• Pacific Electric Railway Substation 14, in Santa Ana, represents the successful adaptation of a historically significant building for use as a much-needed and valued community wellness center while preserving the building’s historic character and features.
  • Paramount Theatre of the Arts Facade Restoration, in Oakland, succeeded in repairing and restoring the mosaic-tiled facade and neon sign of one of Oakland’s iconic theaters, preserving the historic venue’s character and presence in the history and civic life of the city.
  • “The Spirit of Chicano Park,” in San Diego, is a children’s book that creatively preserves through illustrated text and oral histories, the story, art and voices of Chicano Park, a site of cultural and artistic significance.  
  • Unsung Heroes of Hearst Castle, in San Simeon, represents a creative public program incorporating videos, social media posts and visitor center exhibits to share the lesser-known history of the many individuals involved in the building of Hearst Castle.

California State Parks Director Armando Quintero and the State Historic Preservation Officer will present the awards on behalf of Governor Gavin Newsom to seven project award recipients on Wednesday, April 27, in Sacramento. The public is invited to view the awards ceremony on OHP’s Facebook page and YouTube channel.

The OHP is now accepting nominations for the 2022 Governor’s Historic Preservation Awards. Nominations are welcomed for projects, groups or individuals demonstrating excellence in all areas of historic preservation, including resource restoration and preservation; civic efforts to preserve, interpret and educate about community history; and preservation of places, traditions and objects of cultural, historical and archaeological significance. The deadline for nominations is Friday, May 6, 2022.

To learn more about the 2021 award recipients and download nomination forms and instructions for the 2022 awards, please visit the OHP website at ohp.parks.ca.gov/GovernorsAwards.



Cappadocia, in eastern Türkiye enthralls visitors with its unusual conical structures called “fairy chimneys,” its centuries-old underground cities and its early Christian-era churches carved into caves in the rock. Türkiye’s tourism officials are expecting visitor numbers in 2022 to skyrocket. The signs are clear: Cappadocia hosted an extraordinary number of visitors in the first quarter of 2022, a whopping 54% increase over the first quarter of 2021.
Cappadocia gained fame in antiquity for its topography born millions of years ago as the African and Asian tectonic plates created a landscape like no other on planet Earth. Some say the best way to see Cappadocia’s landscape is on a hot air balloon ride. The colorful balloons launch around five ‘o clock in the morning from the village of Göreme, and give visitors sweeping views of Pigeon Valley, Zemi Valley, Love Valley and Pasabağ Monks Valley, along with the famous fairy chimneys and other fanciful rock formations.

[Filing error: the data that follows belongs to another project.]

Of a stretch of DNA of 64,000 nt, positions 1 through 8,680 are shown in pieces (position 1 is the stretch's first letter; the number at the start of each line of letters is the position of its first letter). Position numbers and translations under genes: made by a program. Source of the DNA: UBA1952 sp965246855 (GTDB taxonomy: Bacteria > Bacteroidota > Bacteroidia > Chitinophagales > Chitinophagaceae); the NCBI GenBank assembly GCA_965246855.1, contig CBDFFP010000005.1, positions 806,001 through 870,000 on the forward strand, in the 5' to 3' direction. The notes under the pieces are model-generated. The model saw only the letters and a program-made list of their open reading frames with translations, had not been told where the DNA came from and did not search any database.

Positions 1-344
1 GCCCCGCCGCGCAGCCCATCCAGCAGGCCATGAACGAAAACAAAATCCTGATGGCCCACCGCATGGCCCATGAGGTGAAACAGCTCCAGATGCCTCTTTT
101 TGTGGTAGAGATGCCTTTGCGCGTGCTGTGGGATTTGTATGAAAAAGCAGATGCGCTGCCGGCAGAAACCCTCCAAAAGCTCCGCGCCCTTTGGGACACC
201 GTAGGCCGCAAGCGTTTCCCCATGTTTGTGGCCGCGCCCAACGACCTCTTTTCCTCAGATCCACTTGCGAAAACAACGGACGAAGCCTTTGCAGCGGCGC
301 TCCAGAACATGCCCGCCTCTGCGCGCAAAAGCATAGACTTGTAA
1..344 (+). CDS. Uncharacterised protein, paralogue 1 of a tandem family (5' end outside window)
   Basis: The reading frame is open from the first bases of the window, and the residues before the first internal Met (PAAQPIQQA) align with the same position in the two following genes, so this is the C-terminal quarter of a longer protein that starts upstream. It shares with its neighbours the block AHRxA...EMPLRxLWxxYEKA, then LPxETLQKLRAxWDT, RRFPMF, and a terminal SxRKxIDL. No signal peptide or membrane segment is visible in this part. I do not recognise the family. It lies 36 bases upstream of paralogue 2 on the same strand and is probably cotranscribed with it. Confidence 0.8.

The ultimate bucket-list experience is to stay one of the many “cave hotels,” ranging from simple to five-star. Rock-carved rooms bring history and modern amenities together in a luxurious blend. Many cave-hotel rooms have both views, and private floodlit indoor pools deep inside mountains.
Known since antiquity as the ‘land of beautiful horses,” many visitors go horseback riding, particularly phenomenal at sunset. The Ihlara Valley is perfect for strolls or hikes, with stops for Turkish coffee at gazebos along the Melendiz stream. Jeep and ATV safaris take travelers to hard-to-reach churches and hidden valleys.
A UNESCO World Heritage site, the Göreme Open Air Museum is a complex of frescoed, rock-carved churches that recall the area’s earlier inhabitants, including Assyrians, Hittites, Phrygians, Hellenes, Romans, Byzantines, early Christians and the arrival of Islam. The Three Beauties fairy chimney formation in Ürgüp is one of the region’s most-photographed sites. The 18th-century Church of Saints Constantine and Helena in Mustafapaşa was built during the reign of Sultan Ahmet I. Ortahisar Castle is a striking citadel carved into the rock.
Cappadocia has been inhabited for centuries, often underground. Multi-level subterranean cities, carved entirely from rock, date to the seventh and eighth centuries BC. The underground cities of Kaymaklı, Derinkuyu, Özkonak, Mazi and Tatlarin open a window into the daily life of their inhabitants, where rock-carved tunnels connect dozens of living, worship and storage areas.
Like the cuisines of every other region in Türkiye, Cappadocian cuisine was shaped by the area’s cultural heritage and its local seasonal products. A delicious egg dish, menemen, is complemented by fragrant Turkish tea. Apricot stew, pottery kebabs and zerdeli saffron rice are musts, as are Cappadocia’s wines produced from centuries-old vines.
Cappadocia’s fairy-tale landscape makes it a popular wedding and honeymoon destinations…romantic nights in caves, sunset wine on the terrace, hot air balloons, and Turkish baths amount to an unforgettable combination.
Cappadocia is a little over an hour's journey from Istanbul – and a “must-include” for many American visitors to Türkiye.
Images: (header image) Cappadocia's iconic hot-air balloons;
(inset image) the unusual fairy chimney rock formations; Mithra Cave Hotel's rooftop terrace; Göreme Open Air Museum